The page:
Home Culture & Tradition Same-Sex Marriages In Igbo Culture (Female Husbands)

Same-Sex Marriages In Igbo Culture (Female Husbands)

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By most accounts of today’s world, the Igbo culture of the West African Niger basin is one of the most progressive, or simply put, egalitarian cultures the world has ever seen.

 

Starting from its very simplistic and highly inclusive political systems where each community is an autonomous society presided over by the people with noble deeds, old age, youthful vigor and in many instances, takes the collective voices of everyone huddled around a square or the home of a wealthy member, to make a decision that concerns the community.

 

It will today standout as a bizarrely progressive culture at a time when most cultures around the world did things differently. 

 

– Its lack of any monarchial or strong political structure lording over the people

– Its egalitarian inclusion of women in economic and cultural steering

– Decentralization of power directly to those it affects. 

 

It was a culture by most accounts, awfully outré from the norm. 

Understand that the culture of Igbo land explained in this article is still in practice even to this day only that due to the effect of Christianity and western imperialism, it has been eroded from extensive practice as most Igbos adopted Christianity.

 

There is a certain degree of fluidity in gender centric behaviors within the traditional Igbo socio-cultural landscape, and this is shown in the fluidity of gender expectations demonstrated in practices such as female husbands.

 

A female husband is a woman who is married to other women.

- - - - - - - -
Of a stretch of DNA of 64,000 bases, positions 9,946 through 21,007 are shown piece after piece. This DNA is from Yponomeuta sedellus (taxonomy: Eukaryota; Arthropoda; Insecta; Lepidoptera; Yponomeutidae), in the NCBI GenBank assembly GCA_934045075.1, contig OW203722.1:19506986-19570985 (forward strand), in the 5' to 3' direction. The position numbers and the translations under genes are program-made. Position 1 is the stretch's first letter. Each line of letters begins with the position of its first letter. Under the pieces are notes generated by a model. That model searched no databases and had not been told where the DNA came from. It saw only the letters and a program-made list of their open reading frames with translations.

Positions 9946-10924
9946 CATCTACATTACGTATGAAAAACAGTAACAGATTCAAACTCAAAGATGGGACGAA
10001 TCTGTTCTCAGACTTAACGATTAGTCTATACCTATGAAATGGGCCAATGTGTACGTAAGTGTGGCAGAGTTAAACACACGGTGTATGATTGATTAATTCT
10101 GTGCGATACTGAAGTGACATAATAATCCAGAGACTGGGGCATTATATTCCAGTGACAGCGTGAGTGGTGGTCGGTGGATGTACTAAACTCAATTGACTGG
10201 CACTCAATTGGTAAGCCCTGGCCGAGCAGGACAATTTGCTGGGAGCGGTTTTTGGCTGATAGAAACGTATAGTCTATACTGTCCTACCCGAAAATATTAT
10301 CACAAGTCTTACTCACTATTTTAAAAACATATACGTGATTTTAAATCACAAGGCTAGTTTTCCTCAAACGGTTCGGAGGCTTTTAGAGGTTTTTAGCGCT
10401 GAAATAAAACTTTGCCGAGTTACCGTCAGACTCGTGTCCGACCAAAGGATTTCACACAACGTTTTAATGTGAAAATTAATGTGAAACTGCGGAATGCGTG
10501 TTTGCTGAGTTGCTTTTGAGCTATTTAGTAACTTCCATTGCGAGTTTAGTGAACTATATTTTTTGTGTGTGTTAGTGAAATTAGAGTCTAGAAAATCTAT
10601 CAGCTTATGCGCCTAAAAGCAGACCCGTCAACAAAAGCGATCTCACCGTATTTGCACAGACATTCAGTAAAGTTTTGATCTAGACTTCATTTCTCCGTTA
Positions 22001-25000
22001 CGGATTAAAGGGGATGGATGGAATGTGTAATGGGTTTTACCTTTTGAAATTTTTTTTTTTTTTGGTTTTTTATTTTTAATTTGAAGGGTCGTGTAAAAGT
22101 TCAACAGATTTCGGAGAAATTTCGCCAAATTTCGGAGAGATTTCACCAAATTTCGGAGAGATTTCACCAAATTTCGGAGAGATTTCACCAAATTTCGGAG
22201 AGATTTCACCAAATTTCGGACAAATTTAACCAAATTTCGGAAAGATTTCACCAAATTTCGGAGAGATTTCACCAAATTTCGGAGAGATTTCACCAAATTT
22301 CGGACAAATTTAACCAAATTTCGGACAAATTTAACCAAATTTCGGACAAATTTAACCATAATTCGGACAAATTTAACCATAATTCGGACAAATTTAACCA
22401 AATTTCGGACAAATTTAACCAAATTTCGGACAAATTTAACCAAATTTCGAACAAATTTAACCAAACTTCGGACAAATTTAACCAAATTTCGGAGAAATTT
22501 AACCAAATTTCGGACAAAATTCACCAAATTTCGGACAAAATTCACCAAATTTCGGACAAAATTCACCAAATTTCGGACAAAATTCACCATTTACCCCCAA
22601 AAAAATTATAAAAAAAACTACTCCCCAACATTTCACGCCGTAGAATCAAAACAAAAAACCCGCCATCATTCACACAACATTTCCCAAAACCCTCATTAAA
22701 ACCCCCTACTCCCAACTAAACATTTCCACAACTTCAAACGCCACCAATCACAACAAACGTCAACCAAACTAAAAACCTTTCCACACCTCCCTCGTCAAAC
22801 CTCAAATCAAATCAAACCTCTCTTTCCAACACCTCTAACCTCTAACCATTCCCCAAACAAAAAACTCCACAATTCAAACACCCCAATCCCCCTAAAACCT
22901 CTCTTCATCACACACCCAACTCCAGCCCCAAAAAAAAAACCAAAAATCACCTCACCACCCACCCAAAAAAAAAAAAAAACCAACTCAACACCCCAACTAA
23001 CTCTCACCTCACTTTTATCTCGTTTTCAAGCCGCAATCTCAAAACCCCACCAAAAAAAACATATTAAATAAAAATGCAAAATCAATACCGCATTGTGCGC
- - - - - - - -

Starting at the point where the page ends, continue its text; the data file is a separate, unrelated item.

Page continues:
This usually happens under the circumstances such as:

 

1.   The father of the said women had no male child

The fundamental purpose of a family in Igbo culture is to propagate and perpetuate itself to the point of becoming a clan and, ultimately, a village on its own. Given a circumstance where a man dies without male children that by patrilocal marriage system adopts their father’s name, the female child whom naturaly would have married into another family will have to assume the responsibility that is normally expected of a male child, in this case, it falls on this daughter to make sure her father’s linage continues.

 

She can achieve this through:

 

a.   Becoming nna ga anu: That is, deciding not to marry into another family but remain within her original family to have kids in her father’s name.

 

b.    By marrying other women: she can simply decide not to have the children by herself but to marry other women who are then to take on iko (lovers), get pregnant, and give birth to children. This is possible because, in the Igbo tradition, children are not necessarily owned by blood but by dowry.

The family of a woman whose dowries were not paid owns the children she has outside of marriage.

And even though the wives of the female husband have to consort with men in order to have children, these children belong to the female husband, not to the lovers.

 

2. Death of a husband: A woman might decide to become a female husband if her husband dies through the course of the marriage and has no children to perpetuate his line. His widow might choose to marry another woman or women as her wives in order to produce children that will carry on her husband’s name.

 

3. Wealth: Igbo women were traditionally traders. But, within this enterprise, there are some of these women that were exceptional, amassing so much wealth and the influence it bestows to take on the title of Nwaanyị bụ nwoke (A woman that is a man)

wealthy Igbo women traders.

 

These influential women often decide not to marry a man but marry wives of their own to have children (in their father’s name, of course).

It is important to note that a female husband is not referred to as ‘wife’ by the women she marries. They refer to her as ‘husband’ and she holds every traditional obligation expected of a husband like provision and protection.

 

The idea of same-sex marriage is still in the world today, a highly polarized topic, and many have made this a human right issue. The Igbo culture is highly respectful of individual liberty and agency, many rights which by Christian doctrine are today abhorred were in full practice in ancient Igbo societies. 

 

It is safe to note that there is no evidence that these same-sex marriages between two women had any sexual undertone. Nothing, as much as we know, suggests that these married couples engaged in any sexual activity.